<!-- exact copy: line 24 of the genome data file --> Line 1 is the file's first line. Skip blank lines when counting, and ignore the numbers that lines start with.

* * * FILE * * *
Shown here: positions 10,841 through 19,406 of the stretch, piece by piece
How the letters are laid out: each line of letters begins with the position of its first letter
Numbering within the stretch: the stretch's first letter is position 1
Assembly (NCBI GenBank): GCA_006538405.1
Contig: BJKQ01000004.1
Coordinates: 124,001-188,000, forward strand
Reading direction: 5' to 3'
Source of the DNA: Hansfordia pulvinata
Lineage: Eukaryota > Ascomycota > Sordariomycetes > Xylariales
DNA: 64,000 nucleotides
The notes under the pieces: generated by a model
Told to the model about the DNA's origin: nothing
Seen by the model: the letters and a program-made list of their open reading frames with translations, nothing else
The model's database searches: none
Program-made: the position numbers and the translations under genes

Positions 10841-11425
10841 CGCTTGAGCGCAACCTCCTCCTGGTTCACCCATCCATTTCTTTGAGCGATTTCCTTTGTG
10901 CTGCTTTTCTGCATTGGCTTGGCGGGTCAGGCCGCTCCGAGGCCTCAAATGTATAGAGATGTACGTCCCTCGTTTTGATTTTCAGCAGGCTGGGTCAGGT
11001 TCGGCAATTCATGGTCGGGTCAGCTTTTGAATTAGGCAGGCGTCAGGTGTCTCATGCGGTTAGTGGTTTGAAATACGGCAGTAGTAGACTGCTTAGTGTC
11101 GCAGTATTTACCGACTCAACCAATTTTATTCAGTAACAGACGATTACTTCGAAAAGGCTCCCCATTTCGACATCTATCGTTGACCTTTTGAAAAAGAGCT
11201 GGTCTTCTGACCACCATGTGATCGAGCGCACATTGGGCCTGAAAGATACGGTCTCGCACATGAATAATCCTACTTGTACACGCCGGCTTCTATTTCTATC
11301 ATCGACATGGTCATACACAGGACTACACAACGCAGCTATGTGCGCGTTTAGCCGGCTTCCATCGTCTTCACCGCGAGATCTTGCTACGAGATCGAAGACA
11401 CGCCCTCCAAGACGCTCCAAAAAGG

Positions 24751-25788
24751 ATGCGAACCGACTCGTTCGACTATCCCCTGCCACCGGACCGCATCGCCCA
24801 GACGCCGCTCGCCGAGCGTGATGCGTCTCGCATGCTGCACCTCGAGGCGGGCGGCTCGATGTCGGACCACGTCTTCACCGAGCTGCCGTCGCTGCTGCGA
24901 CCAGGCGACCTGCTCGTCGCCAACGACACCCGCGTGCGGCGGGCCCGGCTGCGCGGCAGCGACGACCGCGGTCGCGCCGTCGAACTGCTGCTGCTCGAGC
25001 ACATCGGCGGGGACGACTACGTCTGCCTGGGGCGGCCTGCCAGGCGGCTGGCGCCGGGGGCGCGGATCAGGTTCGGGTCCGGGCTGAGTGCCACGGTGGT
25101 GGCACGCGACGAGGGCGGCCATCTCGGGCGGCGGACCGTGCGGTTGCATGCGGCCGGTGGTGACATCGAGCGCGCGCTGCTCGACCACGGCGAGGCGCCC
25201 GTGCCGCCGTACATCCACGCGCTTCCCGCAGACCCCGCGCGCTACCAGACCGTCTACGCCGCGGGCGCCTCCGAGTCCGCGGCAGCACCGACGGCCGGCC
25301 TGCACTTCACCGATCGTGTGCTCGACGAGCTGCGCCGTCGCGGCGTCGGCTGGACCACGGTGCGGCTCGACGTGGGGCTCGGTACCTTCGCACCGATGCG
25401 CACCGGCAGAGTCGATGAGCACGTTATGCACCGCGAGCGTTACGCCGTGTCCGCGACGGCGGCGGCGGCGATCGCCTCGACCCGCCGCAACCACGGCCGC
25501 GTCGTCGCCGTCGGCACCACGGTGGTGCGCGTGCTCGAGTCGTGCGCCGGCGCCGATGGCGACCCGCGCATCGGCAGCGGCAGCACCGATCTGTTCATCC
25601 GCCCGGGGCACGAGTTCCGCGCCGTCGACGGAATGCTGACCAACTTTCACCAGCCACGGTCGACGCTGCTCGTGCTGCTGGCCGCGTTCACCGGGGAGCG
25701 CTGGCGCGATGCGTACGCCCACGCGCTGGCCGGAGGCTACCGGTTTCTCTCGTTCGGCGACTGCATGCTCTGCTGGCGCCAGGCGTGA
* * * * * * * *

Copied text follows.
Positions 24751-25788